Press Release

Madrid Call for Action Issued, Urges Immediate Action to Reduce Key Climate Pollutants

A global network of experts issues declaration urging immediate action to reduce key pollutants
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Maliha Sadiq, ClimateWorks Foundation
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Asking All Gov’ts to Include Super Pollutant Cuts in their Paris Agreement Pledges

Madrid, Spain – Super pollutant advocates from more than 35 leading scientific and environmental organizations today called on governments to take immediate, vigorous action to reduce super pollutant emissions. The group collectively signed the The Madrid Call for Fast Action on Super Pollutants an appeal to draw attention to the urgent need for cutting emissions of super pollutants, including methane, fluorocarbons, and black carbon. Taking fast action on super pollutants is absolutely necessary to reduce global temperature increases in the immediate future, and to curb the increasingly devastating health impacts of climate change among the most vulnerable in our society.

In particular, the signatories call on governments to devise super pollutant Fast Action Plans and include them in their revised Nationally Determined Contributions (NDCs), which should be submitted by the time of COP 26 in November 2020. 

Super pollutants are exponentially more powerful than CO2, yet they remain in the atmosphere for a shorter period of time—meaning that action we take to limit super pollutants today can have substantial benefits in the near term.  Limiting these powerful gases would slow down the rate of warming and reduce the risk of triggering dangerous climate tipping points—impacts that cannot be undone, such as runaway melting of polar ice in the immediate future. Super pollutants also cause air pollution, and some have been linked to serious health problems, including asthma, heart and lung diseases, cancer, and developmental disabilities in children. Swift action now will prevent more than 2 million premature deaths annually, promote sustainable development, and save billions of dollars in environmental damages on the path to climate stabilization. It will also ensure food security by preventing up to 135 million tons of crop losses annually.

“Slashing super pollutants is complementary to cutting CO2, and is the only way to turn down the heat on global warming in the next 20 years. It will drastically improve air quality, saving millions of lives,” remarked Drew Shindell from Duke University.

The Call for Fast Action also lays out specific opportunities to reduce super pollutants throughout the economy. These include:

1. Eliminating soot from transport and households by adopting new standards; scrapping polluting vehicles, stoves and boilers; and banning ships with heavy fuel oil in the Arctic, all while developing goals for zero-carbon transport and households.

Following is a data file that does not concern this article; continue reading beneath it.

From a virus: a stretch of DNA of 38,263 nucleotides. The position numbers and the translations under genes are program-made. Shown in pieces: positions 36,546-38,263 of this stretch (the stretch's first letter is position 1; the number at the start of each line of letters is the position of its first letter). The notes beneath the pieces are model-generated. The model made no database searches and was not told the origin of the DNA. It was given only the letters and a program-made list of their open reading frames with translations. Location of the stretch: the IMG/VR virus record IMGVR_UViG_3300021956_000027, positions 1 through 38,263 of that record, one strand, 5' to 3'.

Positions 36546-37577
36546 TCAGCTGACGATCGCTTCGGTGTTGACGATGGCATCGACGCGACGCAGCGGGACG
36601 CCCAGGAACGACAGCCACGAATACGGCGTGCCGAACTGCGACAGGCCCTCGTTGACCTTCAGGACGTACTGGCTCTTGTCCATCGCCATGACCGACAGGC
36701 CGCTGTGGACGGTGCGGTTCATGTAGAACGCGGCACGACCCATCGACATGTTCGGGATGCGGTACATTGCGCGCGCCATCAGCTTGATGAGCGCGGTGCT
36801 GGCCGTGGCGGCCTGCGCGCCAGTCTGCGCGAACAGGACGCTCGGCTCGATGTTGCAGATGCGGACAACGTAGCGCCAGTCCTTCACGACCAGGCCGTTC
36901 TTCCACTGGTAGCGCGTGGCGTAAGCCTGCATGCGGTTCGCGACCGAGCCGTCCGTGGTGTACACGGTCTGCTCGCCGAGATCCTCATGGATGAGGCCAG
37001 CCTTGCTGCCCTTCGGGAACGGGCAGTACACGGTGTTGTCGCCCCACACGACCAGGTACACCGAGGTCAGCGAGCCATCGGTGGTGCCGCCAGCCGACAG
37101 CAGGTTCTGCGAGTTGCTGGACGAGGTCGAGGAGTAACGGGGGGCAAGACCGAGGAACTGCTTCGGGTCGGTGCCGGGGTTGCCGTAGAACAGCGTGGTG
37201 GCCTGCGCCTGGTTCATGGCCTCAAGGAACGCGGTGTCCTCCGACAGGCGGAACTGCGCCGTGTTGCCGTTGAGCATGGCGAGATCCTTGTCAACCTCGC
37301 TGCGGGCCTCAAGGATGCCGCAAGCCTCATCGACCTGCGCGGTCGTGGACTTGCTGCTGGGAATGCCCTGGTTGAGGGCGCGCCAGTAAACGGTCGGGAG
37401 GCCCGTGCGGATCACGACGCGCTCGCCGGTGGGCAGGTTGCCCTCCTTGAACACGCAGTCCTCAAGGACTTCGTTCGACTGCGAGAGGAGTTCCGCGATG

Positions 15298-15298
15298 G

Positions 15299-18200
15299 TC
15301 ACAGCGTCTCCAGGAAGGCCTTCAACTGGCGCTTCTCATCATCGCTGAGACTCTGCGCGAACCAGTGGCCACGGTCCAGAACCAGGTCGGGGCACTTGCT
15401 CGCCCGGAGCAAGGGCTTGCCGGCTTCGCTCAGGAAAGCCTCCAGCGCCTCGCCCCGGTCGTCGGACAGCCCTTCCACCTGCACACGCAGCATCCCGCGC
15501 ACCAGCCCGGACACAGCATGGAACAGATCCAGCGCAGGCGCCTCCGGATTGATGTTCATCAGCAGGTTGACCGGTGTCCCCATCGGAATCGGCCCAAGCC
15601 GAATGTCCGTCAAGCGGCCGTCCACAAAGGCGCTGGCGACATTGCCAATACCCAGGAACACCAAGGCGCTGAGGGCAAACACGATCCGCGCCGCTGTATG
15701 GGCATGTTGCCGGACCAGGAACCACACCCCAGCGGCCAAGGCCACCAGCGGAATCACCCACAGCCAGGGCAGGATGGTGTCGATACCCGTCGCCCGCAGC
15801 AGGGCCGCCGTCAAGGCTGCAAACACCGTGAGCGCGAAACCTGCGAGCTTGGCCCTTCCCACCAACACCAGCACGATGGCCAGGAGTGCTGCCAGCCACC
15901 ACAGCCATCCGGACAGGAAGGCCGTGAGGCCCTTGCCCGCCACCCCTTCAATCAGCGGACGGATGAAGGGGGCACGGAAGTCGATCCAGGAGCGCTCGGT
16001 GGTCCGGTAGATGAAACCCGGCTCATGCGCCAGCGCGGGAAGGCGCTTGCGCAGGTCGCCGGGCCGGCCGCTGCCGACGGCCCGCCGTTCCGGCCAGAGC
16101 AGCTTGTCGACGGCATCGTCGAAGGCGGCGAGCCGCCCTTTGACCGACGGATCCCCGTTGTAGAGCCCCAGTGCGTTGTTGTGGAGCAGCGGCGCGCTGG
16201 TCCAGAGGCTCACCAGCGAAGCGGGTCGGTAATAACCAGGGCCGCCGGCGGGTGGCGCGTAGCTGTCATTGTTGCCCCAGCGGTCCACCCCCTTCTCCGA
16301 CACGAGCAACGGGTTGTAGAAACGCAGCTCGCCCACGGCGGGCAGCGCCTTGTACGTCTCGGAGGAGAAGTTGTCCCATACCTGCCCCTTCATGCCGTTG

2. Drastically reducing fugitive natural gas emissions throughout the oil and gas supply chains by stopping venting and flaring, using advanced sensing equipment to locate leaks, and implementing straightforward fixes. 

3. Fully implementing and enforcing the phasedown of hydrofluorocarbons (HFCs) under the Kigali Amendment to the Montreal Protocol while improving the efficiency of the appliances that use them, actively deploying the use of climate-friendly replacements for refrigerants, and tackling gases already contained in equipment through a comprehensive approach to servicing, collection, and disposal programs. 

“Although many NDCs include one or two super pollutants in their overall GHG targets, only 11 have super pollutant-specific targets, only eight also outline policies or actions to help achieve those targets, and only one plan covers more than two super pollutants,” said Romina Picolloti from the Institute for Governance and Sustainable Development. “There’s a lot of opportunity for countries to improve by this time next year. The good news is that combating super pollutants is eminently feasible, and a fast way to limit temperature increases. The solutions are well known and tested, and implementation has started in many parts of the world. We can turn the corner on climate change starting right now, if more nations follow the recommendations in this call to action.” 

The Call for Fast Action is currently open and will remain open for additional signatories until COP 26 in November, 2020. To add your name  in support of fast action on super pollutants, go to https://www.climateworks.org/superpollutants-call/.

Further resources:

The Madrid Call for Fast Action on Super Pollutants

WRI’s guide to including super pollutants in NDCs

IGSD’s primer on super pollutants

Super pollutant fact sheet

The Climate and Clean Air Coalition’s list of practical actions on super pollutants

Oxfam’s assessment of how fighting super pollutants helps mitigate poverty